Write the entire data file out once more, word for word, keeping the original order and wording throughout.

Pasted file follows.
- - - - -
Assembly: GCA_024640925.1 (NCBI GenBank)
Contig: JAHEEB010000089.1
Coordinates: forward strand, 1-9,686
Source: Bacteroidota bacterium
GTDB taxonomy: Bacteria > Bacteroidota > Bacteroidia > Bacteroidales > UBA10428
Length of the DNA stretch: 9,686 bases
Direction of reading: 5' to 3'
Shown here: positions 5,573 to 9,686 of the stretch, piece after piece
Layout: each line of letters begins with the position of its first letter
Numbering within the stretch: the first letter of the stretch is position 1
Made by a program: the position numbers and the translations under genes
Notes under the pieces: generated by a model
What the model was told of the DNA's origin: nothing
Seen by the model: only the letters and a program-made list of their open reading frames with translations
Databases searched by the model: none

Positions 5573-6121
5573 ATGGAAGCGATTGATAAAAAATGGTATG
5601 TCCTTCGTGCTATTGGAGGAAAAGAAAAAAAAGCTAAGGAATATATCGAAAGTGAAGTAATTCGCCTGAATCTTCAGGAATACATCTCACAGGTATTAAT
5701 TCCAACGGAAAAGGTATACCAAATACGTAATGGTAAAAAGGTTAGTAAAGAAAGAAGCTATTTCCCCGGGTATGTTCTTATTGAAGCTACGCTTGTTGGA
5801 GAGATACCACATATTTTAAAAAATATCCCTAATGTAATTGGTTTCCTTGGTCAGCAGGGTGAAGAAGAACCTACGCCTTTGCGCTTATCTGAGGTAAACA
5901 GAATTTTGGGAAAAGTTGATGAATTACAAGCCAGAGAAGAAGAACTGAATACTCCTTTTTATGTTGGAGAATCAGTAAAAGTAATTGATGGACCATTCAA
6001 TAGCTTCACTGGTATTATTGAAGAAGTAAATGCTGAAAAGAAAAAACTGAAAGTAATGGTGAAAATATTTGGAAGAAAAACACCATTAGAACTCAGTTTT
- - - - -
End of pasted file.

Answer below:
Assembly: GCA_024640925.1 (NCBI GenBank)
Contig: JAHEEB010000089.1
Coordinates: forward strand, 1-9,686
Source: Bacteroidota bacterium
GTDB taxonomy: Bacteria > Bacteroidota > Bacteroidia > Bacteroidales > UBA10428
Length of the DNA stretch: 9,686 bases
Direction of reading: 5' to 3'
Shown here: positions 5,573 to 9,686 of the stretch, piece after piece
Layout: each line of letters begins with the position of its first letter
Numbering within the stretch: the first letter of the stretch is position 1
Made by a program: the position numbers and the translations under genes
Notes under the pieces: generated by a model
What the model was told of the DNA's origin: nothing
Seen by the model: only the letters and a program-made list of their open reading frames with translations
Databases searched by the model: none

Positions 5573-6121
5573 ATGGAAGCGATTGATAAAAAATGGTATG
5601 TCCTTCGTGCTATTGGAGGAAAAGAAAAAAAAGCTAAGGAATATATCGAAAGTGAAGTAATTCGCCTGAATCTTCAGGAATACATCTCACAGGTATTAAT
5701 TCCAACGGAAAAGGTATACCAAATACGTAATGGTAAAAAGGTTAGTAAAGAAAGAAGCTATTTCCCCGGGTATGTTCTTATTGAAGCTACGCTTGTTGGA
5801 GAGATACCACATATTTTAAAAAATATCCCTAATGTAATTGGTTTCCTTGGTCAGCAGGGTGAAGAAGAACCTACGCCTTTGCGCTTATCTGAGGTAAACA
5901 GAATTTTGGGAAAAGTTGATGAATTACAAGCCAGAGAAGAAGAACTGAATACTCCTTTTTATGTTGGAGAATCAGTAAAAGTAATTGATGGACCATTCAA
6001 TAGCTTCACTGGTATTATTGAAGAAGTAAATGCTGAAAAGAAAAAACTGAAAGTAATGGTGAAAATATTTGGAAGAAAAACACCATTAGAACTCAGTTTT